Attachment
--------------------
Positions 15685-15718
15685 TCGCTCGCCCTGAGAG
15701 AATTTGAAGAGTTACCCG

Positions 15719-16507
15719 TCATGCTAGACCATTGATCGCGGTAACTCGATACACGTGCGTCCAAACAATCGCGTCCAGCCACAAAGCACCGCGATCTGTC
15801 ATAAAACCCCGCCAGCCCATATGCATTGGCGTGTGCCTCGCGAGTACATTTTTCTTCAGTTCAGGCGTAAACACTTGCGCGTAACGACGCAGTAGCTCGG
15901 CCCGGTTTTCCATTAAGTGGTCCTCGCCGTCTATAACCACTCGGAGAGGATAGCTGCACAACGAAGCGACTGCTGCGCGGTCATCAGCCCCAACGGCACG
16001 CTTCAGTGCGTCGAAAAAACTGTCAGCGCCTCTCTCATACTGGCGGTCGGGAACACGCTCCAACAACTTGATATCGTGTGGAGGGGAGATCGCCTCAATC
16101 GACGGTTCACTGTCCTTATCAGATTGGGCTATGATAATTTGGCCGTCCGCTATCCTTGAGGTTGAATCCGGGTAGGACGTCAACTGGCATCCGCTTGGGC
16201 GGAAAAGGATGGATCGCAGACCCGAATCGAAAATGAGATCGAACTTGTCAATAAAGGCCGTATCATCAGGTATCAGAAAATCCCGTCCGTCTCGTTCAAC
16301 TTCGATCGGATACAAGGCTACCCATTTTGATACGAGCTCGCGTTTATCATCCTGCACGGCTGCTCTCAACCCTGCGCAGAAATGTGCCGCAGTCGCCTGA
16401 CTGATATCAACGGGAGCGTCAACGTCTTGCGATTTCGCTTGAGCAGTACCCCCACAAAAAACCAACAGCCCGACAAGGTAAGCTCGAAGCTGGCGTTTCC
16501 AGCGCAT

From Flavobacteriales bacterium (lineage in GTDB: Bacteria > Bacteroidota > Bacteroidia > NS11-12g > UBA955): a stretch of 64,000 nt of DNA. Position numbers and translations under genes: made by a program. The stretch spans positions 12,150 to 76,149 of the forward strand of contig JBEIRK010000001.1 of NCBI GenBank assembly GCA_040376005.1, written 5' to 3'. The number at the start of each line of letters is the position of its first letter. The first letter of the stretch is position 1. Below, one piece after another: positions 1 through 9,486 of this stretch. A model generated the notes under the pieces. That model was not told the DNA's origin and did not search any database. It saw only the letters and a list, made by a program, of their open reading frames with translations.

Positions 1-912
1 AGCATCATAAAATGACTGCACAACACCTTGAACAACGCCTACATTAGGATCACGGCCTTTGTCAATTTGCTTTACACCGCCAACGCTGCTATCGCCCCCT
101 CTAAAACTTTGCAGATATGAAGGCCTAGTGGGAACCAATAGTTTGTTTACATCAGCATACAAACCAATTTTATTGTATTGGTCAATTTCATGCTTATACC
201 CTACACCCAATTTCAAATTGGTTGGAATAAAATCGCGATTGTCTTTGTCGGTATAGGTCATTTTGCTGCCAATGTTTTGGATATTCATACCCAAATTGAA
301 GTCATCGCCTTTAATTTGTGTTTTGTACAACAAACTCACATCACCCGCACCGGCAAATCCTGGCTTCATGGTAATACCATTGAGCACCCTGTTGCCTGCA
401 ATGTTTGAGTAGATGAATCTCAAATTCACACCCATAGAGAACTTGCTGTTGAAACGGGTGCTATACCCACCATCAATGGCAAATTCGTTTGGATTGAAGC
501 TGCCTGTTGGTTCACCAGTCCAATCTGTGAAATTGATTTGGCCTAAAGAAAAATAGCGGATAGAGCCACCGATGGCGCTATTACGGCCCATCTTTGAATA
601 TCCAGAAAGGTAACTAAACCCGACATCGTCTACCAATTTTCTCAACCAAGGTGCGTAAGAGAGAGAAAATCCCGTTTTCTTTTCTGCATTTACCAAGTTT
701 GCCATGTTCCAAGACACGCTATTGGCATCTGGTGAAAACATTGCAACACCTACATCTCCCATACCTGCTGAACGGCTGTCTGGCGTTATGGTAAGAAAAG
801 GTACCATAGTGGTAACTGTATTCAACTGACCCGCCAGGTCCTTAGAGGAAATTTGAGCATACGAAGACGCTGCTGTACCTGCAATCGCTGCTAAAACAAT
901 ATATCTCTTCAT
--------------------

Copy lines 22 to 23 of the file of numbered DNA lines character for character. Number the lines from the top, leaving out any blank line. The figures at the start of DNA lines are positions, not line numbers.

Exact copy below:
601 TCCAGAAAGGTAACTAAACCCGACATCGTCTACCAATTTTCTCAACCAAGGTGCGTAAGAGAGAGAAAATCCCGTTTTCTTTTCTGCATTTACCAAGTTT
701 GCCATGTTCCAAGACACGCTATTGGCATCTGGTGAAAACATTGCAACACCTACATCTCCCATACCTGCTGAACGGCTGTCTGGCGTTATGGTAAGAAAAG